Saturday, September 17, 2005

A brief tutorial on phone etiquette for collection agencies

This post is about

2333 Grissom Dr # 100 (Westport Industrial Plaza)
P.O. Box 1839
Maryland Heights, MO 63043

Note: This post was updated on January 30th, 2006 with the language above, per the statement near the end of the original article. Yes, I gave them more than 90 days to reply before outing them. Thanks for playing, CCM.

A friend of mine once summed it up brilliantly: "Just because some asshole can make a bell ring in my house, that doesn't mean I have to talk to him." Time is money, and I don't have nearly as much of either as I'd like, so here are some rules about calling me:

1) Don't call my house with a computer recording which does not identify you or your company and simply demands that I call "customer service."

2) If I respond to such a call -- I shouldn't, but sometimes I do -- don't answer the phone and start asking me questions before you've identified your company or its purpose in calling. And when I explain that you called me and that you won't be getting information until you explain who you are and what you want, don't get in a huff and hang up. I have your number, remember?

3) When I call back and finally compromise (stupid, I know) by telling you what phone number it was you originally called, and we discover together that you are trying to reach someone other than me (but someone whom I know and who has used my phone number as a contact number in the past), don't start asking me personal questions about myself. If you do so, and I decline to answer, don't get pissy with me and start telling me how I am wasting your time and how I have an obligation to answer. I don't. I don't owe you anything, remember? You called me, I don't know you from Adam, and we've already established that you're looking for someone else. I have no obligation to help you reach that person (except to the extent that I may have an obligation to that person -- I certainly don't have one to you), and I'm sure as hell not going to help you reach that person if you piss me off.

4) When you do piss me off, and I say "fuck you, stay off my phone line" and hang up, don't call back demanding an apology for my profanity. You started this, bucko. Saturday morning is not a good time to yank my chain. You haven't heard profanity yet. But it's coming.

5) When I decline to apologize for telling you to fuck off, don't give me your (still-unidentified) company's address, tell me you're getting off at noon, and ask me to show up there with the unstated implication that you're going to kick my ass. For one thing, it's not nice and no way to get what you're after. For another, it's probably illegal. For a third, all 245 ex-Marine pounds of me (for once it's nice to have put on weight) just might turn up there looking for a beef with the caller who calls himself [name redacted -- initials W.F.].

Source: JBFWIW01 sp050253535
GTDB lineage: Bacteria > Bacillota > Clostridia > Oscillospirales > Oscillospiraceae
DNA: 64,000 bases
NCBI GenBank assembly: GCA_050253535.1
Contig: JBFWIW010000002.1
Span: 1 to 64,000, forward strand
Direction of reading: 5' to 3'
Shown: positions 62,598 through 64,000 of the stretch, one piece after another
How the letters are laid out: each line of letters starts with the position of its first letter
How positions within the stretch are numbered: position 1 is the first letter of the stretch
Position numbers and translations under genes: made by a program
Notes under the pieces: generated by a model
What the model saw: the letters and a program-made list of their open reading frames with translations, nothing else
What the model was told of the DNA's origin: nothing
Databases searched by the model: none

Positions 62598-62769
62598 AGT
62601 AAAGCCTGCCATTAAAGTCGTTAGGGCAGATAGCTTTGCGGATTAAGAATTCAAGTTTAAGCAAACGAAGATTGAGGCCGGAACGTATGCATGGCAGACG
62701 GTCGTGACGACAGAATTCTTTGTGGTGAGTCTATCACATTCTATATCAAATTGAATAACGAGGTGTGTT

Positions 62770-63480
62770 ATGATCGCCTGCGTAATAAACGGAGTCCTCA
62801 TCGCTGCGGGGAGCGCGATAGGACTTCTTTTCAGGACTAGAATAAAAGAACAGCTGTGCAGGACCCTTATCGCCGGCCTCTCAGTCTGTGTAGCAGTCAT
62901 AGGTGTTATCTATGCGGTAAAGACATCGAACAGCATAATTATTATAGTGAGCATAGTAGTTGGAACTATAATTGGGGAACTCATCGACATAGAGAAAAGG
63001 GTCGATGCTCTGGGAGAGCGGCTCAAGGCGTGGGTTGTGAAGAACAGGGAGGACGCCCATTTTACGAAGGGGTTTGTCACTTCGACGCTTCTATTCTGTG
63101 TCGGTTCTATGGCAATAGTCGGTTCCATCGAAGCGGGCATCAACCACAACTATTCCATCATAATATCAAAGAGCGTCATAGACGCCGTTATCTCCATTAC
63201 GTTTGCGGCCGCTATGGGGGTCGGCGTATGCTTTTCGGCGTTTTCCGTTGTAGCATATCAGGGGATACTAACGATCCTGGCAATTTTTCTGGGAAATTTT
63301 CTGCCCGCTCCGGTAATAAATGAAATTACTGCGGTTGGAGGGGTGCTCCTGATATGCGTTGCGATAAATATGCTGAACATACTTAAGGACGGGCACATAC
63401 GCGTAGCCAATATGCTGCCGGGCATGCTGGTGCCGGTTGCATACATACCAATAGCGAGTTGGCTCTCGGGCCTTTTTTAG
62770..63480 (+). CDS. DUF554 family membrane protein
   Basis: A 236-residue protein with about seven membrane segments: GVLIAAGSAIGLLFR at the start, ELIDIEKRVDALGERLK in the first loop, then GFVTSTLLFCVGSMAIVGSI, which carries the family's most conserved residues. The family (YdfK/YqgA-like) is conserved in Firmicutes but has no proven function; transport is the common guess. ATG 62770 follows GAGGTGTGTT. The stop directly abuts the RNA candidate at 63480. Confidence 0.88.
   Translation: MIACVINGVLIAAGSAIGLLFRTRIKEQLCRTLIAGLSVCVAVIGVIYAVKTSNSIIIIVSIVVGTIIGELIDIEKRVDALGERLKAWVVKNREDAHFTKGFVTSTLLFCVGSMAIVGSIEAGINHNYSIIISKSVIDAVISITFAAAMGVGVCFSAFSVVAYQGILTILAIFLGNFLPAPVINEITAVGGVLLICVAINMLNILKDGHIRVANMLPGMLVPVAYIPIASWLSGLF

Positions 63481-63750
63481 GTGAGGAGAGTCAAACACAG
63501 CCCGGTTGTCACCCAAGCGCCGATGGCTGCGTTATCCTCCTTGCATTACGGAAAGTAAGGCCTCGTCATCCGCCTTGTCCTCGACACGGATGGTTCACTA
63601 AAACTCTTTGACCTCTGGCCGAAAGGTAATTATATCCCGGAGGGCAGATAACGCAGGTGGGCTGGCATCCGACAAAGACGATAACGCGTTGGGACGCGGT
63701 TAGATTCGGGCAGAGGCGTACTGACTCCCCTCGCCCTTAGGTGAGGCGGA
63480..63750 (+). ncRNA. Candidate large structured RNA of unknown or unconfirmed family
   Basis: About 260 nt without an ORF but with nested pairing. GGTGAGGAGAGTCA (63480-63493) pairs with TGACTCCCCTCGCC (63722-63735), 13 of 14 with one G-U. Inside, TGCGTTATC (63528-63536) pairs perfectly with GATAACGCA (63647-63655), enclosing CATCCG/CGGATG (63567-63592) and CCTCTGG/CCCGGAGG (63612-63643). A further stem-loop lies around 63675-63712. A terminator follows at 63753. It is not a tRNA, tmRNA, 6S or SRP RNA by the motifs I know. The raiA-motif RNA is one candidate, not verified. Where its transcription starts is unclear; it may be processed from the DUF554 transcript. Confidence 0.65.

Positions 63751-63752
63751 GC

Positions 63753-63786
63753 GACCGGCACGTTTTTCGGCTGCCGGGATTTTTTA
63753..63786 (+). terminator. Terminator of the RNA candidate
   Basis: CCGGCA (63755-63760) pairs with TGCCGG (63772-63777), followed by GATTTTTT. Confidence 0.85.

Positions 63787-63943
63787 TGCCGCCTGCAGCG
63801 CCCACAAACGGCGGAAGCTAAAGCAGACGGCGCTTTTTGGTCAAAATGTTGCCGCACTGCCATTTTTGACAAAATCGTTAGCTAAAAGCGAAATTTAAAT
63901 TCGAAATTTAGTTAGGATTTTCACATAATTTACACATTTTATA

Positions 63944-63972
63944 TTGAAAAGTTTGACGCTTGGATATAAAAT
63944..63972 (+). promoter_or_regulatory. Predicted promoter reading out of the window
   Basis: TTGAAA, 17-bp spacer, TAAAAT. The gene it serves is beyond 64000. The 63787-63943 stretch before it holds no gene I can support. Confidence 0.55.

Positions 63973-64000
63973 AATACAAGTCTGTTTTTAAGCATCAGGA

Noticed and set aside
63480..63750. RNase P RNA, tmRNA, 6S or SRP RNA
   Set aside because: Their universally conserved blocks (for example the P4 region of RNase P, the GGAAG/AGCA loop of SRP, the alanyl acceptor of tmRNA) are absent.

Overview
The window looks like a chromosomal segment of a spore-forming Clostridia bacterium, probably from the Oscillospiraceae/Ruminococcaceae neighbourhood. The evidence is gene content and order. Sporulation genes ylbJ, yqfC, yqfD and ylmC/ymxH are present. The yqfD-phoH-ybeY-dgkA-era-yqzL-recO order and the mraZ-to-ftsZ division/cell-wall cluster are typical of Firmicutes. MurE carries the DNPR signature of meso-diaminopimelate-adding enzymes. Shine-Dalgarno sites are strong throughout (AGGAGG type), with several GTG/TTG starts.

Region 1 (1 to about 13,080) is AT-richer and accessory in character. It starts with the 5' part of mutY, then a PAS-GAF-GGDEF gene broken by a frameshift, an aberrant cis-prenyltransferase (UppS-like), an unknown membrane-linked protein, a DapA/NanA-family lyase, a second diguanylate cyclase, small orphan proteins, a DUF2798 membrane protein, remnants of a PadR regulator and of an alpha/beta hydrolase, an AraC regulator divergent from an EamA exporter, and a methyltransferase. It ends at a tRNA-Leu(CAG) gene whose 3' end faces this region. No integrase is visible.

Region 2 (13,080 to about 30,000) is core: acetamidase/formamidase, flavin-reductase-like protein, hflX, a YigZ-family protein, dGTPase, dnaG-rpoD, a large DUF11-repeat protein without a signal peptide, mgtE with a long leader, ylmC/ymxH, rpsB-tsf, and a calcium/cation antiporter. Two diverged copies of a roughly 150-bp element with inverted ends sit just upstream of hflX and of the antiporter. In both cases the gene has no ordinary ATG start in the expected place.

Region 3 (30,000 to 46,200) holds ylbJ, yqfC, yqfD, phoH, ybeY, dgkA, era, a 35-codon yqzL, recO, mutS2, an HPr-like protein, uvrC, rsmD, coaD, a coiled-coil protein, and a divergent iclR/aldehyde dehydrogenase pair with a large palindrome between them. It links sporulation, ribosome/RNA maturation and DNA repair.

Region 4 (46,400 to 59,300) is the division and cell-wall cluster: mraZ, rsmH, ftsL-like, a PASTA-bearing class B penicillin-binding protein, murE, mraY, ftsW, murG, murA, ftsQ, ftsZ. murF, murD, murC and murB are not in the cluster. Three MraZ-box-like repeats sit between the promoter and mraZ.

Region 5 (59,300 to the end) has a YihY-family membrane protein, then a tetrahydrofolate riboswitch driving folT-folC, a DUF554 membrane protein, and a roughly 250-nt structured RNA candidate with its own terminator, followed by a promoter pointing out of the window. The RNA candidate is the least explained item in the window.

6) Very important: Don't threaten to call me "on Monday, on Tuesday, on Wednesday until I get what I want" after I've told you to cease and desist. That's not just "probably" illegal. It is a violation of the Fair Debt Collection Practices Act, and I might get it into my head to cruise over to the Missouri Division of Finance site to file a complaint instead of just writing about you on my blog ... if I figure out who you are.

7) When you're doing all these things you shouldn't be doing, don't assume that I can't figure out who you are or who you work for ... because I can. As a matter of fact, the URL for this blog entry will be inserted into your firm's contact form and sent as soon as I post it. I have your company's name, I have your company's address (you gave it to me when you were wanting to throw hands, remember?), I have your company's PDF brochure about how professional and courteous you are and how that is certain to make you very good at collecting debts for me if I am a company looking for a collection agency to do so.

See how courteous I am? I've declined to publicly name your firm or its agent ... for now. I don't delete my blog entries, but I do add to them. If Mr. E. (the company founder and president) really wants nasty phone calls from regulators in Jefferson City, not to mention his company's name in BIG RED LETTERS at the top of an article which will show up above the company's promotional materials in the search engines, that can be arranged. Or he might consider apologizing to me and teaching his staff some manners.


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